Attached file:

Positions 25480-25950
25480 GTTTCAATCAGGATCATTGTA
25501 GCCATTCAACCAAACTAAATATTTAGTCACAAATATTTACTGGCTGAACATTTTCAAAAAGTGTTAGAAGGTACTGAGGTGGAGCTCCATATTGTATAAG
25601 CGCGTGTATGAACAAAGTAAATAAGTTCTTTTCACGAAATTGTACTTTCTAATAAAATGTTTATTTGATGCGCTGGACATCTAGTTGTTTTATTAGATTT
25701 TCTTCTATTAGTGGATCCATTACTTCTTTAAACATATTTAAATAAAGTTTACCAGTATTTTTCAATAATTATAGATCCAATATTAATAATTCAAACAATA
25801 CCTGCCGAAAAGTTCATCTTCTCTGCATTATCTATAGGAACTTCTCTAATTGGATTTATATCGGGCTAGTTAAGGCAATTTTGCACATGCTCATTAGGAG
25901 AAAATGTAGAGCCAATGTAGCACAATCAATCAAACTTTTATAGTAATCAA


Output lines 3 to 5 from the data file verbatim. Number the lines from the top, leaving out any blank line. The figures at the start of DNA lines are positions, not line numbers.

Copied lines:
25501 GCCATTCAACCAAACTAAATATTTAGTCACAAATATTTACTGGCTGAACATTTTCAAAAAGTGTTAGAAGGTACTGAGGTGGAGCTCCATATTGTATAAG
25601 CGCGTGTATGAACAAAGTAAATAAGTTCTTTTCACGAAATTGTACTTTCTAATAAAATGTTTATTTGATGCGCTGGACATCTAGTTGTTTTATTAGATTT
25701 TCTTCTATTAGTGGATCCATTACTTCTTTAAACATATTTAAATAAAGTTTACCAGTATTTTTCAATAATTATAGATCCAATATTAATAATTCAAACAATA